• Humans needed to control misbehaving AIs in autonomous networks.
  • ETSI tackles standards for securing AI.
  • Telcos eager to expand autonomous ecosystem.

Telefónica warns autonomous networks will need kill switch

Telefónica warns autonomous networks will need kill switch

Source: Elnaz Asadi / Unsplash

As the telco sector aspires to fully autonomous networks, Diego Lopez, Senior Technology Expert at Telefónica, cautioned that humans should remain in control of artificial intelligence (AI) in communications infrastructure.

Speaking in a recent FutureNet World panel discussion on the state of autonomous networks (during which “Skynet” and “The Terminator” were mentioned more than once), Lopez said that in whatever is eventually “automatic”, there will need to be a “big red button that is going to be pushed by a human to stop the whole thing if required”.

Among the risks associated with relying on AI, the technology can fall into the wrong hands and used maliciously or the AI itself can become compromised. Having to deal with “adversarial AIs” and the “misbehaviour of AIs” is why humans will need to retain control over networks, Lopez explained.

He observed it was “quite curious” that there is an assumption that AI is going to “behave properly” when it can “go crazy and do strange things”. And just as a gun can be used by policemen or muggers, he said AI can “be in the hands of the black hats”.

Lopez pointed to the relatively new ETSI Securing Artificial Intelligence (SAI) Industry Specification Group (SAI ISG), which was launched at the end of 2019 to address these issues for telco networks. The SAI group’s mission is to define standards across three areas: “using AI to enhance security”; mitigating against attacks that leverage AI”; and securing AI itself from attack”.

As Lopez described it, the SAI group is focused on identifying and finding ways to mitigate “not only the threats on the AI, but also the threats because we are using AI”.

Lopez is a leading figure in the development of Network Functions Virtualisation (NFV) and cloud native technology and the creation of NFV standards, having previously chaired ETSI’s NFV ISG. He currently chairs the NFV ISG’s Network Operator Council.

Looking beyond telco automation

On the FutureNet panel, Lopez was joined by Christian Maitre, Group Director for Development and Strategy of Smart‑Cities at Orange, and Dong Sun, Chief Business Strategist, Digital Transformation at Futurewei Technologies. The panellists generally agreed that telcos were a long way from fully autonomous networks and discussed why they need to look beyond their own operations and get new players involved.

Orange’s Maitre said that while telcos and companies in other industries were starting to automate complex processes with things like robotic process automation, “we are far from being really automated and even more far from autonomous networks and autonomous systems”.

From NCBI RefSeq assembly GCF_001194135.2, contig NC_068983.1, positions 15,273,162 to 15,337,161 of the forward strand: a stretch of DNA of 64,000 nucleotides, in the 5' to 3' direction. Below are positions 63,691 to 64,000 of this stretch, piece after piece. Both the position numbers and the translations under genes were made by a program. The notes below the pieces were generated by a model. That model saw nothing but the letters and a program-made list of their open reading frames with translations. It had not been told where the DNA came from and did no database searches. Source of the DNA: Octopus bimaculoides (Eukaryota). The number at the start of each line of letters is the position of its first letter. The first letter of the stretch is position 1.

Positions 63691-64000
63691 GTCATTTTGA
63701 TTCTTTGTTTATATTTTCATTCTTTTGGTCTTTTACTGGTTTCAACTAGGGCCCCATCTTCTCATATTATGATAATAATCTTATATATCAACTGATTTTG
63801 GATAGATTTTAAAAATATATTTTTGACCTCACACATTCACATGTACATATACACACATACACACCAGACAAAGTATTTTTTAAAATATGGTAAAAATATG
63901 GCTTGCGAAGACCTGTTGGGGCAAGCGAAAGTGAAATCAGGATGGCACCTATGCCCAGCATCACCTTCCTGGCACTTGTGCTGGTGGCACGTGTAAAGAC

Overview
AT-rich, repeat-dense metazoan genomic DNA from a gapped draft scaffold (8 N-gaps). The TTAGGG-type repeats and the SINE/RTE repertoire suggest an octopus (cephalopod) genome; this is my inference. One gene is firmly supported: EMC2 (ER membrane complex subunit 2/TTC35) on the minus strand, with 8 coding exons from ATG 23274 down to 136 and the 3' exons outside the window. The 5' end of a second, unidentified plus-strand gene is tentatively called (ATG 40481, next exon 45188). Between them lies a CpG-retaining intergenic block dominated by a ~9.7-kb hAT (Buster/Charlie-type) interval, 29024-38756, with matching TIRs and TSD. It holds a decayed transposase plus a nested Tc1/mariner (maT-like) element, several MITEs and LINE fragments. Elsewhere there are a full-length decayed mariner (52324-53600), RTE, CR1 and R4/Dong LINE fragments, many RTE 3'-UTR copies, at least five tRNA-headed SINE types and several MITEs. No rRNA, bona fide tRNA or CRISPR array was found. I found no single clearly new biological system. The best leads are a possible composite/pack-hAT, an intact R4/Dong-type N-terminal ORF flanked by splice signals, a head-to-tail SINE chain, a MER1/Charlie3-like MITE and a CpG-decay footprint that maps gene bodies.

His comments sounded a similar cautionary tone to recent remarks made by T‑Mobile Netherlands Chief Technology & Information Officer Kim Larsen about the challenges of implementing large-scale AI for autonomous network operations.

While telcos’ automation efforts are for the most part aimed inward at operational efficiency through self-configuring or self-healing networks, for example, Maitre said it should not only be about saving money but also about creating “new value” for verticals. To that end, he said it was important to get other vertical sectors involved to expand the ecosystem and create global standards.

We have standards in telecoms, now we have to have standards in these interactions between the different autonomous network domains”, he said. “It’s really important, I would say mandatory, that we not only talk between ourselves, telco people, but really [engage with] all these guys”.

Lopez also said it was important to attract new types of companies to develop autonomous network use cases. “What we intend is not only [to] reduce costs or simplify management, we’re talking about precisely the possibility of a new way of interacting with the network [and] consuming the services”, he said.

For a healthy ecosystem, he said it will need traditional vendors, small entrepreneurs, and companies that have not typically part of the network ecosystem. “The more diverse the ecosystem, the better. And the more, the merrier”, said Lopez.

Telefónica has made some early steps to integrate automated capabilities within its network infrastructure and, although it has been largely quiet on its experiences of late, the development of automated systems that enable the virtualisation and digitalisation of its network and infrastructure assets is foundational to the platform approach it unveiled in 2017 (Telefónicawatch, #115). The 4th Platform, its customer‑facing cognitive intelligence technology also known as Aura, has tended to get the most attention over the years, but deeper in the engine room progress is also being made.

Another of its more high-profile projects has been the iFusión programme, which was announced at Zero Touch Automation Congress 2019 and aims to replace the operator’s layer of domain‑specific software‑defined network controllers with a single, “end‑to‑end” controller. iFusión appears to be an evolution of the Fusión digital network transformation concept that has underpinned system upgrades in: Chile, with Juniper Networks and NEC; Spain, on Juniper technology in 2015 (as Fusión Red); and the UK (in 2019, under the Fusión Network banner — Telefónicawatch, passim). Both Telefónica Deutschland and Telefónica UK have highlighted infrastructure upgrade engagements with Ciena in recent months with a network automation component (Telefónicawatch, #143 and #148). The German deployment, involving Blue Planet intelligent automation software from Ciena, was described as playing a “key role” in iFusión.